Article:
Well, now things have gotten really bad. When both the New York Times and the Washington Post are highlighting the failure of your Afghanistan policy, then your Afghanistan policy is a failure.
President Obama thinks that somehow the Taliban won’t realize that what we’re involved in is a rather brisk retreat from Afghanistan. We’re losing the war, and we’re fleeing, because Obama’s “surge” was tentative – announced along with the date of our departures – and so it isn’t working.
If I told the termites outside my house that I was going to fight them less and less over the next year and then move out, but they should nevertheless pick up and go next door, the termites would say, “What’s a matter with this human dude? He must not understand our termite culture. We’ll just go underground and wait him out.”
The tragedy beginning to unfold was the result of specific decisions made by the president. Why would the Taliban come to the table, for example, when Obama is reducing troops this year even before the summer fighting season? They get it, whether Obama does or not.
From a New York Times news analysis earlier this week:
President Obama and his aides had once hoped that by now they would have cemented the narrative that the Taliban were a spent force being pounded into peace negotiations and recognizing that they could never retake control of the country.
But in conversations on Sunday, both in Washington and Kabul, some American military and civilian officials acknowledged that the (recent Koran burnings and murders of civilians by a U.S.. soldier) would embolden the hard-liners within the Taliban, who oppose negotiations with a force that is leaving the country anyway and who want to use the next two years to appeal to the understandable national allergy to foreign occupation.
But to many Americans — even onetime supporters of the Afghan mission in both parties — these episodes and the inevitable reaction they prompt only underscore the need to hurry to the exits in a war whose outcome, some military officials say, now seems less certain than at any time since Mr. Obama took office.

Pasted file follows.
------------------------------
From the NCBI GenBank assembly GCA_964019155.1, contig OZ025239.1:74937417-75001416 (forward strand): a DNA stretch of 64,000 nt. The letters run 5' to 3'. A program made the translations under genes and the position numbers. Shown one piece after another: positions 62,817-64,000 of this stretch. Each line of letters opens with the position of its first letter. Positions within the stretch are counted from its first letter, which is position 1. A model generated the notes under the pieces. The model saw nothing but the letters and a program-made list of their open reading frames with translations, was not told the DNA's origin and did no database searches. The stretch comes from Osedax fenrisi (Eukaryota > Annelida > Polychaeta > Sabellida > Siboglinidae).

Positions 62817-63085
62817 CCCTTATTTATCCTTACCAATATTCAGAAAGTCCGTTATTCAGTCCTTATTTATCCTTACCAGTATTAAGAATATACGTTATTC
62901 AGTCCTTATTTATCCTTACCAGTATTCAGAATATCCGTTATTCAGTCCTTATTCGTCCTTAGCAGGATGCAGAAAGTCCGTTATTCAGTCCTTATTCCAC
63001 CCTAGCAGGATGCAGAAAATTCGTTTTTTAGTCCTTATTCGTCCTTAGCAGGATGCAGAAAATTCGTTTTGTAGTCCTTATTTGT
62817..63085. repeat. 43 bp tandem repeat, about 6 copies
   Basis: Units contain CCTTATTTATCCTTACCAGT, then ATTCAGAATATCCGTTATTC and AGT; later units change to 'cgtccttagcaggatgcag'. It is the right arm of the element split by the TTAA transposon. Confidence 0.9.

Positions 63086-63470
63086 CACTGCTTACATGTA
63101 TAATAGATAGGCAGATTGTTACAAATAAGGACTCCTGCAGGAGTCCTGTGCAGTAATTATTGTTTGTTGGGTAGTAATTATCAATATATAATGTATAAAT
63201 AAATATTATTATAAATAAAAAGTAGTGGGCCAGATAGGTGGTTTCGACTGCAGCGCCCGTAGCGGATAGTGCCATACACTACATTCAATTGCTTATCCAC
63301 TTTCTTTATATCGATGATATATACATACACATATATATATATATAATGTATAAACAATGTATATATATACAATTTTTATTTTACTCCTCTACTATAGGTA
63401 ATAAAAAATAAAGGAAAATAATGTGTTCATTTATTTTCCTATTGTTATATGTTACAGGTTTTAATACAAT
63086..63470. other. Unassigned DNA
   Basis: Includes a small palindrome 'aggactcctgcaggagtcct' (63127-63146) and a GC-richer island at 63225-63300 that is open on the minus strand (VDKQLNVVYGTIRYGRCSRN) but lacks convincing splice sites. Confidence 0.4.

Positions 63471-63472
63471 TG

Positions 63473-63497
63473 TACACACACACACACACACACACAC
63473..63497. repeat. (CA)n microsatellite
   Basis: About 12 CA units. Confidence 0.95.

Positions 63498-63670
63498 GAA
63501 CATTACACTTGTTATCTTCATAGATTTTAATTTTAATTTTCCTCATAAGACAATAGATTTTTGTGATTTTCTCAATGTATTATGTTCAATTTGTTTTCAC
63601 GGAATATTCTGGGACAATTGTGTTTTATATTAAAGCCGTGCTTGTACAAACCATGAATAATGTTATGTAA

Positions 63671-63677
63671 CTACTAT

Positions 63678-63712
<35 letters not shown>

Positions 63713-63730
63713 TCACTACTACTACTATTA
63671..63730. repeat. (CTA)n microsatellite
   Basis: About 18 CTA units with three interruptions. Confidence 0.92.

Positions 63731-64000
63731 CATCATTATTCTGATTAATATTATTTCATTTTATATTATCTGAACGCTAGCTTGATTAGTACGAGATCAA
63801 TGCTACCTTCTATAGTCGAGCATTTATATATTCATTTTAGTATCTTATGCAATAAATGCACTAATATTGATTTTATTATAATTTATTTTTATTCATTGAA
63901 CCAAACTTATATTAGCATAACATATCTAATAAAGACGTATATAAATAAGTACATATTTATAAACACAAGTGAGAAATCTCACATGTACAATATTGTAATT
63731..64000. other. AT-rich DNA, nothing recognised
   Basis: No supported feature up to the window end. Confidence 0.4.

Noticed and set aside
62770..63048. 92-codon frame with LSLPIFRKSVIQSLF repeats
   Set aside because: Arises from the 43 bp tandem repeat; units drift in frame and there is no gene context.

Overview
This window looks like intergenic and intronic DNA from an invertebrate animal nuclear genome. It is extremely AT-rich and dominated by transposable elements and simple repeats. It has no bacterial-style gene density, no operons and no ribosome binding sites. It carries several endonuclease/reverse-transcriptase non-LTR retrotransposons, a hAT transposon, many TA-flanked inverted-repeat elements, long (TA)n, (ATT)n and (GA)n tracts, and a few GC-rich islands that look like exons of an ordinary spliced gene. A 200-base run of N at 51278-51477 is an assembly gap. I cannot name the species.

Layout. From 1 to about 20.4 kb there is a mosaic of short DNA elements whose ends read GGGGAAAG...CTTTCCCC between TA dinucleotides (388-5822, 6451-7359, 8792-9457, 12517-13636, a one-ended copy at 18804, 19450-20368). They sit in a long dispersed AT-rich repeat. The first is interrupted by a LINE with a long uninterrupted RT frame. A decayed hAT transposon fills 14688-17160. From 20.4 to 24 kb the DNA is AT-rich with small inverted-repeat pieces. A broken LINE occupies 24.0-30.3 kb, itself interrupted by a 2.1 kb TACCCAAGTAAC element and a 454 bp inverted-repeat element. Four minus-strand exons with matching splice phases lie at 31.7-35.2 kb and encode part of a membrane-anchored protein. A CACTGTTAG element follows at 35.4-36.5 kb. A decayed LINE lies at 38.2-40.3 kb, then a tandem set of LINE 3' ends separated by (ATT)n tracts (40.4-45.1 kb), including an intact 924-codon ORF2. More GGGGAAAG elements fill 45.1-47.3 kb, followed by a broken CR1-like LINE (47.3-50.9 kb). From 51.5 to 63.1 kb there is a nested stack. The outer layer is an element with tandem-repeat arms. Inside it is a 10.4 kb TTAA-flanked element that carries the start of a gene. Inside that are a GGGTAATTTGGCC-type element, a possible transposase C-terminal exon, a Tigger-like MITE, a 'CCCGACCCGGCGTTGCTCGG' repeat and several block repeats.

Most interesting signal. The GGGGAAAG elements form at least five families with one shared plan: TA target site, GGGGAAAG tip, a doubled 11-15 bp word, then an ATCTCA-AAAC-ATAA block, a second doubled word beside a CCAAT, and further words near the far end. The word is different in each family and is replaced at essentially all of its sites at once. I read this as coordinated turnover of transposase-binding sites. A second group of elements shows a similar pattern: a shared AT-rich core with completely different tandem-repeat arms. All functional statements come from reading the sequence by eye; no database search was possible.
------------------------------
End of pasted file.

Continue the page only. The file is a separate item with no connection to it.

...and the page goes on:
The Taliban are not a spent force at all. They’re quietly measuring the drapes of the presidential palace in Kabul.
The Washington Post issued an editorial this week that might as well have been written by the Weekly Standard. It’s a scathing criticism of Obama’s handling of the war.
Mr. Obama and his aides have done much to damage the relationship between the two countries and public morale on both sides . . .
The president came to office pledging a revitalized campaign in Afghanistan. But he began by terminating President Bush’s practice of regular personal communications with President Hamid Karzai. Several of his envoys treated Mr. Karzai roughly and disparaged him in public.
The U.S. official most able to work with the Afghan leadership, Gen. Stanley A. McChrystal, was abruptly pushed out of his post because of a hyped magazine article. Mr. Karzai is an erratic personality — but is it any wonder that he has grown increasingly resistant to the Obama administration?
The president reluctantly accepted the advice of his generals that he adopt a strategy of counterinsurgency against the Taliban and send additional troops to carry it out. But he arbitrarily cut the number of troops sought by commanders; set an equally arbitrary deadline for beginning their withdrawal; and rejected the military’s advice that the pullout be staged after this year’s summer fighting season.
Now his aides are reportedly pushing for further troop withdrawals next year, once again against the Pentagon’s recommendation. Meanwhile, negotiations with the Taliban are being pursued over Mr. Karzai’s head, and sometimes in spite of his objections.
This war was once winnable. The cause of a relatively stable Afghanistan ruled by people who won’t foment terrorism against the United States is now in deep trouble. Many American lives will have been wasted in the war effort, and more will be lost after the Taliban enters Kabul.